Math Projects for Kids: Fun Ideas for Math Homework

Math projects provide an opportunity for students to explore topics that are of personal interest to them, while still interacting with mathematical concepts. Regardless of the grade level you teach, these math project ideas can appeal to a variety of student interests.

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How to Make Math Homework Fun

Math homework doesn't have to consist of a long list of problems with no practical application. Math is used in a variety of different fields, ranging from carpentry and interior decorating to science and engineering. Projects can help students realize that math is applicable to real-life situations and their personal interests.

According to psychologist Howard Gardner's Theory of Multiple Intelligences, there are eight different types of intelligence, including linguistic, logical, naturalist, spatial, kinesthetic, musical, interpersonal and intrapersonal. Students who are musically or kinesthetically intelligent, for example, may be less interested in math than those who have high logical intelligence. To make math fun for all of your students, you might use projects that cater to your students' various strengths by requiring multiple types of intelligences and skills.

Four Fun Math Projects

Math Rap

Music can be applied to mathematical concepts at any level. For this project, have your students come up with lyrics or a rap song that outlines steps to solve a problem. For instance, students may create lyrics to help them remember multiplication times tables or the order of operations. Those who are musically inclined will likely enjoy the activity, which can help them remember the ideas.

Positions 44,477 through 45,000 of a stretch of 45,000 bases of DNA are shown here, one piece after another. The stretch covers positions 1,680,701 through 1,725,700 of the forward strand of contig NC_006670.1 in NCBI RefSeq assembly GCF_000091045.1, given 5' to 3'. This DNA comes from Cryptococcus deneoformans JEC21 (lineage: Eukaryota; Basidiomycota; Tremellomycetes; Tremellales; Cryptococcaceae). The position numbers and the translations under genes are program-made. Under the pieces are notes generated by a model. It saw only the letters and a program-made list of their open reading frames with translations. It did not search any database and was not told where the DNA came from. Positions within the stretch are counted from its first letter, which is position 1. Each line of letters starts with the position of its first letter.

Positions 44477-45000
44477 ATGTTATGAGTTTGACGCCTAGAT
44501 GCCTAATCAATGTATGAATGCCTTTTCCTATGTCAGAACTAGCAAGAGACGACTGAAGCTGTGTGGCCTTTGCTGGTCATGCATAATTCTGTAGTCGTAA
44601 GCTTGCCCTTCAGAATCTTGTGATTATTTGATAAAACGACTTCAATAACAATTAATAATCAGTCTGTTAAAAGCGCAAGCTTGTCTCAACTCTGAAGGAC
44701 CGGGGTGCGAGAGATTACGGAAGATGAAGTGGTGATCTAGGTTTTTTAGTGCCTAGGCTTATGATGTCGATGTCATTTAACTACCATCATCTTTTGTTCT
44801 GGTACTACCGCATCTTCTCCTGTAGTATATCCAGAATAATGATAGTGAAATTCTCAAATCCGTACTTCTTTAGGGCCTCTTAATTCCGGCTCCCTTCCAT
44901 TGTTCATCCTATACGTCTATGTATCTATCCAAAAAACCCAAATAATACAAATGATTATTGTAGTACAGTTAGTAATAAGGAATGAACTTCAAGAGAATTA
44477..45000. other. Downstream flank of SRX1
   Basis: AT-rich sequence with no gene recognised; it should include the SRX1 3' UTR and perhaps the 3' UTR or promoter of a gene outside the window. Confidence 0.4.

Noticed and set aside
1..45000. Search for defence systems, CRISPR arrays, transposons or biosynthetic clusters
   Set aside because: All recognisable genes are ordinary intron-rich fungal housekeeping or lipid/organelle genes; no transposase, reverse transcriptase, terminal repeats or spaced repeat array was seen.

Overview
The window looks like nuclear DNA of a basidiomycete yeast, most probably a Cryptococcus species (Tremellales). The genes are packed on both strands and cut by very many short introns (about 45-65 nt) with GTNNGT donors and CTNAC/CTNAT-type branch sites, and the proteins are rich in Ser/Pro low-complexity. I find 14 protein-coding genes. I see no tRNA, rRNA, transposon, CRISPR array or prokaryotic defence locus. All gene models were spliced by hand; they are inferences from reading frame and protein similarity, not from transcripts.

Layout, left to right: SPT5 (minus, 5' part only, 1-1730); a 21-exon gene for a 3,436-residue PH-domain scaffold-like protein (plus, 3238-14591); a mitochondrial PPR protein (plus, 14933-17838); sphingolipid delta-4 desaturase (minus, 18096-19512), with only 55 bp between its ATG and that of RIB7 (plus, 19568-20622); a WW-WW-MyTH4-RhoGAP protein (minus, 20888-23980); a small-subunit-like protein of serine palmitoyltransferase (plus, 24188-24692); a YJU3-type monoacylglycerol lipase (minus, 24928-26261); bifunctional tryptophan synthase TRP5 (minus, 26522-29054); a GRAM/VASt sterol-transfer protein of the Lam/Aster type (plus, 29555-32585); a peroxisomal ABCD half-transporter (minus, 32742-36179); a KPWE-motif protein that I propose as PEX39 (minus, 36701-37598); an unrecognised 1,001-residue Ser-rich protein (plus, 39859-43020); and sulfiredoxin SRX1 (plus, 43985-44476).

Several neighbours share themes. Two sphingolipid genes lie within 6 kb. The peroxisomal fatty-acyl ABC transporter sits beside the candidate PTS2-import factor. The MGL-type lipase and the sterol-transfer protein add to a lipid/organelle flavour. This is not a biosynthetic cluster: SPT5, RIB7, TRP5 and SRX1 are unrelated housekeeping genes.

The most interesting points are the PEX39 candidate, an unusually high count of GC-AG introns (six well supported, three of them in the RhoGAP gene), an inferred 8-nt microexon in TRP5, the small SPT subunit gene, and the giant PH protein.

Calculating a Dream Room

Many math concepts are needed when decorating, including measurements, perimeters and surface areas. After learning how to make these calculations, ask your students to design their ideal bedroom on graph paper. Require your students to apply these techniques at home by measuring their room's perimeter and the lengths and widths of their bedroom furniture.

Money Counts

This topic appeals to students of all intelligences because everyone spends or earns money, so there is a clear application to real life. For this project, each student could come up with a product to sell. The product should be simple, like origami or friendship bracelets. Students can determine fair prices based on current retail rates and even calculate a certain percentage that they'd take off for a special discount. Then, on a market day, the students can buy and sell their products to one another using either fake or real money. Through this exercise, students learn about the value of money and the economy.

Number Stories

For students who have linguistic intelligence, or simply like stories, you can ask your students to create a picture book to explain a math concept. For example, the greater-than sign is often personified as an alligator who wants to eat the largest number. Students will have fun writing and drawing, but at the same time, they'll develop a better understanding of the concept because they must explain it through a narrative.

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